The Love of Your Life Is Here and Now

If you’re vacationing in Door County along the shores of Sturgeon Bay and you meet a born-and-raised Chicagoan in a local tavern, in his late-fifties, a long way from his recent life as a “Yankee” in Texas, and longing for a wife named Jan who loved movies much more than he should have, you’ve probably crossed paths with a tall, lean, half-spent man nicknamed Woody.

Woody’s white, swept-back hair symbolizes his wisdom and sense of humor more than it does his age. He spoke to my wife Tory and me under a high early-afternoon sun on the patio of the Harbor Beach Resort with both a zest and earthiness that matched his drink combo – a sophisticated sip from a tumbler of Scotch followed by a laid-back draw from the longneck of a Budweiser – and all the while expressing thoughts cultivated from an ordinary man who had supposedly lived a middle-of-the-road life. Woody, like everyone of us, has had crosses to bear along the way. I sensed financial concerns. But bigger than that, his wife recently passed away, and his father more recently passed away. Yet Woody still managed to express with both satire and “kidding” the simple profundity that “there are others worse off”.

In the telling of the bits and pieces of his life story, it struck me as obvious the reasons Woody the widower had decided to return to Sturgeon Bay, a place where he enjoyed summers as a boy and where a few of his relatives still reside. I suspect there may come a time in every man’s life when the desire to share with someone the sprawling experiences of the world is replaced, sometimes forcibly, with the need to find sanctity in the past. Such a place is where we know our youth remains vibrant, innocent and wide open, frozen in a snapshot in time.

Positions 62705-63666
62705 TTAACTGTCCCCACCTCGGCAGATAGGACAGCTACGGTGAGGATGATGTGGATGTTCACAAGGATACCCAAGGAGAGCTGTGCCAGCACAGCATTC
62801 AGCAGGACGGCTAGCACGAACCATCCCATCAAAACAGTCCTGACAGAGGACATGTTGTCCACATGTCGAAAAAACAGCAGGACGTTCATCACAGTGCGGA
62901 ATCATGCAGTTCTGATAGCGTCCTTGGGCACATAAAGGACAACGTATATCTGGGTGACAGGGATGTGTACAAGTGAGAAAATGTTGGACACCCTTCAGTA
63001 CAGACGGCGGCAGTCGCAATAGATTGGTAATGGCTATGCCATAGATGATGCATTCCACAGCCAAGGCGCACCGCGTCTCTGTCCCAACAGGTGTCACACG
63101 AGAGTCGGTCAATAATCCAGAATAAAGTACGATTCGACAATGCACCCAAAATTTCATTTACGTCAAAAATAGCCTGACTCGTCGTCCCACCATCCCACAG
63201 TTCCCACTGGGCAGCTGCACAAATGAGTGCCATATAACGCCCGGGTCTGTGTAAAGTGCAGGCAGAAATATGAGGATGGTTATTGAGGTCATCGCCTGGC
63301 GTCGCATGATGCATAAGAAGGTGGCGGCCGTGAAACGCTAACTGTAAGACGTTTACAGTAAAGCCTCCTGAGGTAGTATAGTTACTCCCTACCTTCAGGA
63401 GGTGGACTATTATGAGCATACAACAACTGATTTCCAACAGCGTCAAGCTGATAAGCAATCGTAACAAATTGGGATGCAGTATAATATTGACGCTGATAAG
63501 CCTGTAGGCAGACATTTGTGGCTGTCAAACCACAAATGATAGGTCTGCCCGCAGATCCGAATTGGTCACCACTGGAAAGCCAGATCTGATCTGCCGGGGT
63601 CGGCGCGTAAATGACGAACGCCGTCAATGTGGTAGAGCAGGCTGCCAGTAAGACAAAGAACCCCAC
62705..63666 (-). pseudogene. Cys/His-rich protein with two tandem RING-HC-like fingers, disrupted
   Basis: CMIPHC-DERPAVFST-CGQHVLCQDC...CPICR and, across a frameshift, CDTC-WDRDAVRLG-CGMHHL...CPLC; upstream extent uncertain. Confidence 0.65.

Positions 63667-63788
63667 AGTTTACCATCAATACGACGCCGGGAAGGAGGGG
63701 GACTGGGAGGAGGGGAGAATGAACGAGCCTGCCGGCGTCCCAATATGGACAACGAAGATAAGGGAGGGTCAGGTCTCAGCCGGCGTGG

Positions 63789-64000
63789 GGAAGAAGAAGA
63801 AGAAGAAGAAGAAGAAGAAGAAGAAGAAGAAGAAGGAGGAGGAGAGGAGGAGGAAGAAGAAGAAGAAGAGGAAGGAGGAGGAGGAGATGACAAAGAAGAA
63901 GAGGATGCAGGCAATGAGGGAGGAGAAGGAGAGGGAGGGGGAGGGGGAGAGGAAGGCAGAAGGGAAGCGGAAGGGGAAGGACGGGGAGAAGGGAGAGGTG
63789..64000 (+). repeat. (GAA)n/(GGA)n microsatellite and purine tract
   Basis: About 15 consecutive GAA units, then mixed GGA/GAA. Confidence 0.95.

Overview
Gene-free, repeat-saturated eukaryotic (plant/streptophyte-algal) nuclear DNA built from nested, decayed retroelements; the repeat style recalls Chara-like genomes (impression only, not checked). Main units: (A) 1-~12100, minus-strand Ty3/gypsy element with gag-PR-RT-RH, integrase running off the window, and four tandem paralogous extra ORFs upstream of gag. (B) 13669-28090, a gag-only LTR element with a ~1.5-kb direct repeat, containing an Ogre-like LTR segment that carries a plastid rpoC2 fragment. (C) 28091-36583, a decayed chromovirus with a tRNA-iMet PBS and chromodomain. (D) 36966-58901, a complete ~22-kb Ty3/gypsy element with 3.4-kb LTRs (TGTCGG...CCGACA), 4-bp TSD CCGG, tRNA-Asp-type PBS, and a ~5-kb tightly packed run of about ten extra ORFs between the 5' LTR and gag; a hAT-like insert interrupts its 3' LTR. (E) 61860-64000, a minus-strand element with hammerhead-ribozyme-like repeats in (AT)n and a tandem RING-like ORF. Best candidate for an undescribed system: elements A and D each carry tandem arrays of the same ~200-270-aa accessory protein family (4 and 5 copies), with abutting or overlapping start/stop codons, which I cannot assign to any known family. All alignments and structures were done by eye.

As Tory, Woody and I sat there, he chided me, jokingly, about my late-summer sunburn, observing how no one other than a wife would be interested in providing salve. I suspected he knew this from experience. Longing and envy seemed to hover, imperceptibly, above his chuckle while his eyes scanned the other side of the bay, perhaps in search of his young “me” from long ago. Or perhaps he was merely wishing he’d spent more time sharing with Jan her love of movies.

The rocky, sandy beach showed the signs of a summer near it’s end. A sand pail missing a child’s grip and a row of empty beach chairs all stood idle while a northwesterly wind created soft whitecaps. A lone fishing boat challenged the waves near the center of the bay as Woody considered his next move. A job perhaps, if only to fill the days with something other than tavern-hopping. The move might seem almost irrelevant as, whatever he decides, it would still mean soldiering on without the love of his life.

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